Because It Is Bitter, and Because It Is My Heart is divided into three parts and an epilogue. With the exception of the omniscient perspective of part 1, the narrative is presented from the third-person point of view, allowing Oates to explore the perspectives of many different characters.
Because It Is Bitter, and Because It Is My Heart explores the impact of race and class on the formation of identity in America. Oates uses four families to illustrate this: the poor white Garlocks, the struggling black Fairchilds, the ambitious working-class Courtneys, and the upper-class Savages. All the individual characters are placed within the larger context of their families and social class.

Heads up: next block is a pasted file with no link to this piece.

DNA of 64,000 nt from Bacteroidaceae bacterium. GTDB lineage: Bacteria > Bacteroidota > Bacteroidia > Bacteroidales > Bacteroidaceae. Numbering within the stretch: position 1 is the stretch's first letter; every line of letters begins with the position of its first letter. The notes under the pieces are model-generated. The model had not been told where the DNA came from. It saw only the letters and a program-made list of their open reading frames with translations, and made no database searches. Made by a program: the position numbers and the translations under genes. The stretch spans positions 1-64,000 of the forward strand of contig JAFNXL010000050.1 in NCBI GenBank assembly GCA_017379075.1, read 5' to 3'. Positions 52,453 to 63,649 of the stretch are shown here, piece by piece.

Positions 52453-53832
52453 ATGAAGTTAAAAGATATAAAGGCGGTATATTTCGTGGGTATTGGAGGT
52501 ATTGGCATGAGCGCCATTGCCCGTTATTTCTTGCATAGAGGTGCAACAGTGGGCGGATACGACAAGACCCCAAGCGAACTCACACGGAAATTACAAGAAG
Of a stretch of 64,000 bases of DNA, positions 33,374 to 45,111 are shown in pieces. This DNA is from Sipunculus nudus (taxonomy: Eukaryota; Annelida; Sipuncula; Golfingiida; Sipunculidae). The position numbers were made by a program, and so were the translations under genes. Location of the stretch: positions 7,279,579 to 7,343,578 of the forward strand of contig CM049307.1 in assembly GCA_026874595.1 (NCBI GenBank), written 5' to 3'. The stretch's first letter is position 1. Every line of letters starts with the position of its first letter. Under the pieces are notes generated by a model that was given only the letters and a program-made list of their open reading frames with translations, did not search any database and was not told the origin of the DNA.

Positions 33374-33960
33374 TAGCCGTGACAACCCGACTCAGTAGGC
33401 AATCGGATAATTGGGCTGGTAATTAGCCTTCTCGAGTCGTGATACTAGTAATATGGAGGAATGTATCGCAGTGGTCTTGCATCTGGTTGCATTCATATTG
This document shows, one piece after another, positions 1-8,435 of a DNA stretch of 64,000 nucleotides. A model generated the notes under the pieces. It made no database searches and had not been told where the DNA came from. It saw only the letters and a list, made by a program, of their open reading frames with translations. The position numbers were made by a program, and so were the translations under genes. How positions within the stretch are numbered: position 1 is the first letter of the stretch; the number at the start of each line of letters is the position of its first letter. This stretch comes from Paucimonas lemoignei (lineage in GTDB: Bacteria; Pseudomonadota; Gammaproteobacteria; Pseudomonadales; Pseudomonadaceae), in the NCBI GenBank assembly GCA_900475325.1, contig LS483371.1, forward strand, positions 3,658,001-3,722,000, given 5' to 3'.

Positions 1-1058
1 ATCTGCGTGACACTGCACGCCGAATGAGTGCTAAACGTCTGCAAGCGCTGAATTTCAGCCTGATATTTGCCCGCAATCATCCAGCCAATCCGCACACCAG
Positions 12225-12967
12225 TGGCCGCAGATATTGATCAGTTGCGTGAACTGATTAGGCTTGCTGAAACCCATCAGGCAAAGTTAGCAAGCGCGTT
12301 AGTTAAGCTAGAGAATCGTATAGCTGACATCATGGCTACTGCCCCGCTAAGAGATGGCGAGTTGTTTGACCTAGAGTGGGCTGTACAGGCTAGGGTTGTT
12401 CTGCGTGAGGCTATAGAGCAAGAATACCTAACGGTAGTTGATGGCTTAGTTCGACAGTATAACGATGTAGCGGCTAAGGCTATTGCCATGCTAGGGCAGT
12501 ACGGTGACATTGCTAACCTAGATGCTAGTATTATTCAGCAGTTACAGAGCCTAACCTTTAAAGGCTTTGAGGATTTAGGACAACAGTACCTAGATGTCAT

The novel begins in 1956 with the discovery of the corpse of Little Red Garlock, the demented son of a poor white family. After this discovery, the novel begins its large second section, moving back three years in time to 1953. This crucial section concerns the relationship between Iris Courtney, a white working-class teenager, and Jinx Fairchild, a black teenager and star basketball player. It is Jinx who accidentally murders Little Red. In defending Iris against this repulsive sexual bully, Jinx finds himself committing a violent act that forges a secretive and powerful bond with Iris.
Iris Courtney is the central consciousness of the novel. Ambitious and bright, Iris is seeking to overcome the obstacles presented to her by her social class and by her alcoholic mother, Persia, and her gambler father, Duke. After the murder, Iris develops an erotic attachment to Jinx; she continues her obsession with him even after he breaks off their relationship. This is a side of...
(The entire section is 696 words.)